In order to compete in the marketplace of traditional financial institutions, many companies have turned to new technology and found success. Financial technology, or FinTech, startups have not gone unnoticed by enterprise banking institutions that appear to be in need of an attitude adjustment.
“Every FinTech has as part of its central goal reducing friction and improving the customer experience,” explains Brett King, best-selling author and host of the “Breaking Banks” radio show on VoiceAmerica. “The nature of the way the incumbent system works — the inertia they build around processes, acquiring a customer, approving a customer and the interface around that — is very difficult to change.”
King, who is the founder of the mobile-based banking service Moven, says feedback shows customers appreciate transactions being made faster and easier, such as opening an account in just 90 seconds. With traditional banks, customers have typically had to change their behaviors, like it or not.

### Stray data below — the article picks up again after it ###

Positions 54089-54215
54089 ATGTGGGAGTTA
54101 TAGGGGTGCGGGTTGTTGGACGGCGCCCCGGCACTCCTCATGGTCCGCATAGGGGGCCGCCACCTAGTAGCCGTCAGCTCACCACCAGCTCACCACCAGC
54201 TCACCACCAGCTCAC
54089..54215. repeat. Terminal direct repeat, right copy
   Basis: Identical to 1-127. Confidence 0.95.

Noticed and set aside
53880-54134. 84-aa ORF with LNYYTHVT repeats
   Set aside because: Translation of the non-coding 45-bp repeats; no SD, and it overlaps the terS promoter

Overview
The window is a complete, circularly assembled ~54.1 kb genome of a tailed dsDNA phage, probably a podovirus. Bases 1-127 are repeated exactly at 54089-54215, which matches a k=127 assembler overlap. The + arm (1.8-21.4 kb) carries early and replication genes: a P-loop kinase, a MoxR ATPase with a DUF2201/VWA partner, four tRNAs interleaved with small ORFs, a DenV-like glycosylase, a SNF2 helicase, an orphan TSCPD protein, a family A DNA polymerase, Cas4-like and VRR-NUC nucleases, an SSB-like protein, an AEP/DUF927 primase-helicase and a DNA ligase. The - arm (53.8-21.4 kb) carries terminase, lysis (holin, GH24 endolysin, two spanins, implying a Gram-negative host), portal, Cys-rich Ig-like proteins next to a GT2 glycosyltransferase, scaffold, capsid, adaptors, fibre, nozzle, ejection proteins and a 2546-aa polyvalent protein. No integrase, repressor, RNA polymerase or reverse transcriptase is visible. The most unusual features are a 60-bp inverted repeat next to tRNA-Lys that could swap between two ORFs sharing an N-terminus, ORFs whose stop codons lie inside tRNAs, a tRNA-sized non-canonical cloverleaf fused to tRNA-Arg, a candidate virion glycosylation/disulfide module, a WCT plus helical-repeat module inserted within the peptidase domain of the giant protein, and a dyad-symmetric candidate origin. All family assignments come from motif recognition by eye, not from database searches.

“That’s why there’s a gap, and why banks increasingly find themselves incorporating FinTech user experiences and technologies into their stack, because they realize they aren’t going to be able to change fast enough. By them absorbing a FinTech capability in this respect, they end up getting it cheaper and faster than they could do it internally, and they get the benefit of that design experience that the FinTech has put in place.
Making the transition
According to King, while community banks can’t compete with Google or Facebook as far as technology resources, they can make significant changes. Embracing a gigging economy, where organizations contract with independent workers for temporary engagements, is one option.
“Bring in skills where you need them for a short period of time,” he says. “I think that’s probably the solution.”
He also suggests reaching out to local universities and tech-savvy graduate students to establish internships that can lead to meaningful engagements.
For smaller banks, the technology challenges of integrating with FinTechs are becoming less of an issue.
“I think the biggest hurdle right now is the discussion around the cloud and maybe identity data,” explains King. “Once we get through some of those challenges, I think you could look at FinTech and some of these emerging core technologies as new bank platform capabilities, new extensions of existing technologies — with a very low hurdle technically, in terms of integration, particularly with APIs.”